As Egyptrixx, Toronto producer David Psutka trawls the depths of sonic possibility. His latest album, Pure, Beyond Reproach, is a stark work contrasting serene, natural cinematics with a mangled, post-industrial grit. It clanks and sputters, but is firmly grounded in a world that humans and machines have saturated with waste. A longtime affiliate of the pioneering post-club label Night Slugs, Egyptrixx has evolved his sound far past the dancefloor, onto another planet entirely. In 2015, he founded his own label, Halocline Trance, as an outlet for mostly beatless productions that didn’t quite fit in with the woozy, DJ-ready template of Night Slugs. Just last year, Psutka unveiled a new project as Ceramic TL, where he painted paranoid and scathing noise-scapes that pointed to his fascination with ecological destruction. One of his tracks “Life on Earth,” is a scathing assault of noise which doesn’t allow room for any life whatsoever. We caught up with Egyptrixx to get a break down of his influences, and what to look forward to in his show in New York.
The warm sensations of Wanderings, Alix Hyde's debut album from Elestial Sound seem to crawl to the far reaches of the mind, creating a diverse dialog between sound, and silence. The artist crafts a particularly heart-churning composition on “Myriad Tears"—enveloping your soul, pulling you into a soothing realm. Hyde's sparse, sparkling piano melody drifts as though it were floating through space, colliding within the rhythms of a meteor shower. The video for “Myriad Tears”, made in collaboration with Tristan Whitehill of Euglossine, accentuates a mirroring of inner and outer space in the body, and mind. The phenomena of mental and physical dualities become a counterpart to the vast complexities of the human brain, and the universe. Bubbling pulsations are carried in a cosmic echo, visual, and sound begin to intertwine. The calming spaciousness of Hyde's music melds together the vividly palpable sensation surrounding the human form, and its relation to the atoms that are shifting around it weaving throughout space and time. Finding its home in a space where the difference between the two is uncertain.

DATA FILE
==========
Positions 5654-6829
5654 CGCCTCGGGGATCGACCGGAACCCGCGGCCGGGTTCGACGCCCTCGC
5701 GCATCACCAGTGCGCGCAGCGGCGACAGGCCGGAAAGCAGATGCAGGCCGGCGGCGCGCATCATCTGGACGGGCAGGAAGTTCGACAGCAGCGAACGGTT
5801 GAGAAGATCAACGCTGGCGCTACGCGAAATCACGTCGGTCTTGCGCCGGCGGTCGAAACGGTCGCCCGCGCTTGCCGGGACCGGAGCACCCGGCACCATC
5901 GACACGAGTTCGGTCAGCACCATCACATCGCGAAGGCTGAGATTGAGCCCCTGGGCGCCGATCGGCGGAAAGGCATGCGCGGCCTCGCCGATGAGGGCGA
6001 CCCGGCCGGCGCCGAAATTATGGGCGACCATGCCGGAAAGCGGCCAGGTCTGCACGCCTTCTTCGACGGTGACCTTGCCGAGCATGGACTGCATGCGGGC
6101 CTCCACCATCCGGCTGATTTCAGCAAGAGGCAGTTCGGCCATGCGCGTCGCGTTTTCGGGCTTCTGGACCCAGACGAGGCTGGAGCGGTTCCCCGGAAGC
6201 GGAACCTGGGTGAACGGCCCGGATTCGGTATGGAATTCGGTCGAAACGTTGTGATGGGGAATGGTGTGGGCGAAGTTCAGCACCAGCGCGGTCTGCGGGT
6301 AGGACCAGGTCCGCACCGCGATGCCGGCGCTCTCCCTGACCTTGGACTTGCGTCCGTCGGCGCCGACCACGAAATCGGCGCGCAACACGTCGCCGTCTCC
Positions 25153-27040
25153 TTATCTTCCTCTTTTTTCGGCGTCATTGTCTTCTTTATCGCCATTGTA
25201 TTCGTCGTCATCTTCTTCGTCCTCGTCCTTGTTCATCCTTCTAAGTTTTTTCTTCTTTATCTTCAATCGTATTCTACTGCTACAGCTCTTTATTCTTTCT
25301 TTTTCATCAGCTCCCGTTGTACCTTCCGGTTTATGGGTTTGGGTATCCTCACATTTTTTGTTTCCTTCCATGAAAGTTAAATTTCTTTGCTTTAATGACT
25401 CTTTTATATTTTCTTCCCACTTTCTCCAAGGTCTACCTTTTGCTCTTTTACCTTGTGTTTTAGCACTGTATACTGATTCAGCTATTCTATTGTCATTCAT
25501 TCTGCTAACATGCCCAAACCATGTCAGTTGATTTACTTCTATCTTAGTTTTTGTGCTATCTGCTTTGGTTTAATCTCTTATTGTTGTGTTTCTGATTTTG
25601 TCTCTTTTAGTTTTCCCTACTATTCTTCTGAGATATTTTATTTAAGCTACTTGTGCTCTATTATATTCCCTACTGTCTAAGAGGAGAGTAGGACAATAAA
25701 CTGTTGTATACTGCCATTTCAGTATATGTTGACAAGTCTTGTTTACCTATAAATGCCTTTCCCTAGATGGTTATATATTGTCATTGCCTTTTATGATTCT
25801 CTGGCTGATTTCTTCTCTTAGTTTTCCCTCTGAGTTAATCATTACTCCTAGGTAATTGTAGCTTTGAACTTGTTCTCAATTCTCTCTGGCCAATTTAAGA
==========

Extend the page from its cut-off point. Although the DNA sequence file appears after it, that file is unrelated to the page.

Dead Horses, a three-piece experimental cowpunk band from the Ferrara province in Italy, have nailed deconstructed blues. Their new track “No Wahala” from Ballad For Loser is like Keiji Haino’s Black Blues gone country. The group's three players—Agnese, Zufux, and Mauro—employ a minimal drum kit, an acoustic guitar, and an electric guitar—that’s it—but simple instrumentation in no way indicates simple composition. In the song, a plodding rhythm propels spindly, precise guitar work as incanted vocals float atop the track’s aggressive swagger. Dead Horses have been called the Italian Butthole Surfers more than a few times, though it's less about their exact sound than, as they say, their "mix of influences and live show." Which is to say, if you like the Butthole Surfers, you will probably like this. (As for "influences," no, I would not rule out the influence of drugs.)